GMAT Scores for MBA Insurance Programs
The average on-campus GMAT score for accepted MBA in Insurance and Risk Management students is 557 compared to the average online GMAT score of 543. With a limited number of online MBA in Insurance programs available, these numbers may be a bit scewed. It’s important to note that not all schools require a GMAT score for acceptance, but most of the accredited B-Schools want to measure their applicants analytical skills prior to rendering an admissions decision. There are other factors outside of a GMAT score that go into B-School admission decisions: undergraduate GPA, professional experience, references, and personal statement; however, a solid GMAT score increases a B-Student’s chances at gaining admission to the most competitive programs.
Campus GMAT Scores
Online GMAT Scores
Student / Faculty Ratio for MBA Insurance Programs
Student/Faculty ratio can be a difference maker for those B-Students interested in networking with industry professionals, actuaries working in the field, and collaborating with academics. For aspiring MBA students who seek a more intimate learning environment, a smaller Student/Faculty ratio is critical to their success as a B-Student. For those who don’t mind the lecture hall environment, a larger Student/Faculty ratio works. The best on-campus MBA Student/Faculty ratio is 0.17 compared to the worst ratio at 11.90. Since online MBA programs rely heavily on faculty participation, student blackboard collaboration and eLearning interaction, it may be more beneficial to have a smaller cohort for online MBA courses. The Best online MBA Student/Faculty ratio is 0.17 compared to the worst online MBA Student/Faculty ratio of 11.90.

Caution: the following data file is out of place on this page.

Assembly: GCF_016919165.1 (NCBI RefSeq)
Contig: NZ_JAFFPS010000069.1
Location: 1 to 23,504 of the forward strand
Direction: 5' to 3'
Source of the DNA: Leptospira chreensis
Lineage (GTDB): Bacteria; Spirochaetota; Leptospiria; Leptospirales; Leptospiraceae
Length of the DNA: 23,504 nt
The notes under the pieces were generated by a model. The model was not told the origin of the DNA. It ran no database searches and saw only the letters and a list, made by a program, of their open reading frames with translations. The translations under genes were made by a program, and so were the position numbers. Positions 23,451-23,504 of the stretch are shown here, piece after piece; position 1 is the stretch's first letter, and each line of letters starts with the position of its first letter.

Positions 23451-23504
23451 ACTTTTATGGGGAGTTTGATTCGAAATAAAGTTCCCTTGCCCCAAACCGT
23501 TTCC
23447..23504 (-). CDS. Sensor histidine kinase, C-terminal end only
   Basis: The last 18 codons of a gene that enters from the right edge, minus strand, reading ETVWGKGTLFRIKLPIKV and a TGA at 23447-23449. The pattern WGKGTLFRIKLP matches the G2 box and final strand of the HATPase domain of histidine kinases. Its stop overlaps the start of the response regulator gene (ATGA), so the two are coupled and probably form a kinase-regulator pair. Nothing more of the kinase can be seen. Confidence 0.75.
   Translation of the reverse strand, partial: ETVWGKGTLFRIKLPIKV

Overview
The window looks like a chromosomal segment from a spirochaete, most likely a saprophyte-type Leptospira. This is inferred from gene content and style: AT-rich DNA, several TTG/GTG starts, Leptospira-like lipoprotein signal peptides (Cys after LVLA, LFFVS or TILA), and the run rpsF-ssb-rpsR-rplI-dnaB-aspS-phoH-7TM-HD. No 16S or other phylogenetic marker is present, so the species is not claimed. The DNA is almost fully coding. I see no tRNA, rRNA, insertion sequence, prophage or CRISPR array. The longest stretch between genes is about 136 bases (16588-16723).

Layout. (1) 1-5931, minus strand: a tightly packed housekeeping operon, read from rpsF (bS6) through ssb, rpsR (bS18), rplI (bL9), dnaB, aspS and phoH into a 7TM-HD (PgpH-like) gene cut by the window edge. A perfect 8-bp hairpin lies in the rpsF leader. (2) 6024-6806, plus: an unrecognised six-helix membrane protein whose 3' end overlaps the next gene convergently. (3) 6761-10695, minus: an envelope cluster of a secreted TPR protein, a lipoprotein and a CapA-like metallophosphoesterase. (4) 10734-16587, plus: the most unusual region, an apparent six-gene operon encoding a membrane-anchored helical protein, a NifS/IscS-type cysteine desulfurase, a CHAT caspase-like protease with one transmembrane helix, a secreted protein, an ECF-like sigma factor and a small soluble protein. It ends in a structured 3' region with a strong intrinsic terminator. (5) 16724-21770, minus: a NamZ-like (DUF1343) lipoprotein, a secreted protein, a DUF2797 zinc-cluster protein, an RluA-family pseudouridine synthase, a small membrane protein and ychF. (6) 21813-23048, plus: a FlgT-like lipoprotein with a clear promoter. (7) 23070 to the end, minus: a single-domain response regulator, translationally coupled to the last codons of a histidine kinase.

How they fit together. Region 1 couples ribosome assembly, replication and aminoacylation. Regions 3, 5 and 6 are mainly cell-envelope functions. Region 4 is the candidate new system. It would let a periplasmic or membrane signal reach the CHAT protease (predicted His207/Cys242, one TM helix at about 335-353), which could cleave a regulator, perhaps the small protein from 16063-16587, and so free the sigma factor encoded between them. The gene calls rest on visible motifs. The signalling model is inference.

Campus Student/Faculty Ratio
Online Student/Faculty Ratio
Student Population for MBA Insurance Programs
From on-campus recruiting events to coveted actuary internships, student population plays an important role in your B-School experience. The average full-time online MBA enrollment is 245 compared to the average full-time traditional MBA enrollment of 286. An MBA program with a large enrollment size may have more opportunities with job placement but it will also have greater competition from fellow B-Students. Online students interact with fellow students via Blackboard/eLearning platform allowing for seamless collaboration with future industry professionals. Collaboration online may be a bit more difficult if there is a larger discussion board compared to an online MBA cohort.
Global Enrollment for MBA Programs in Insurance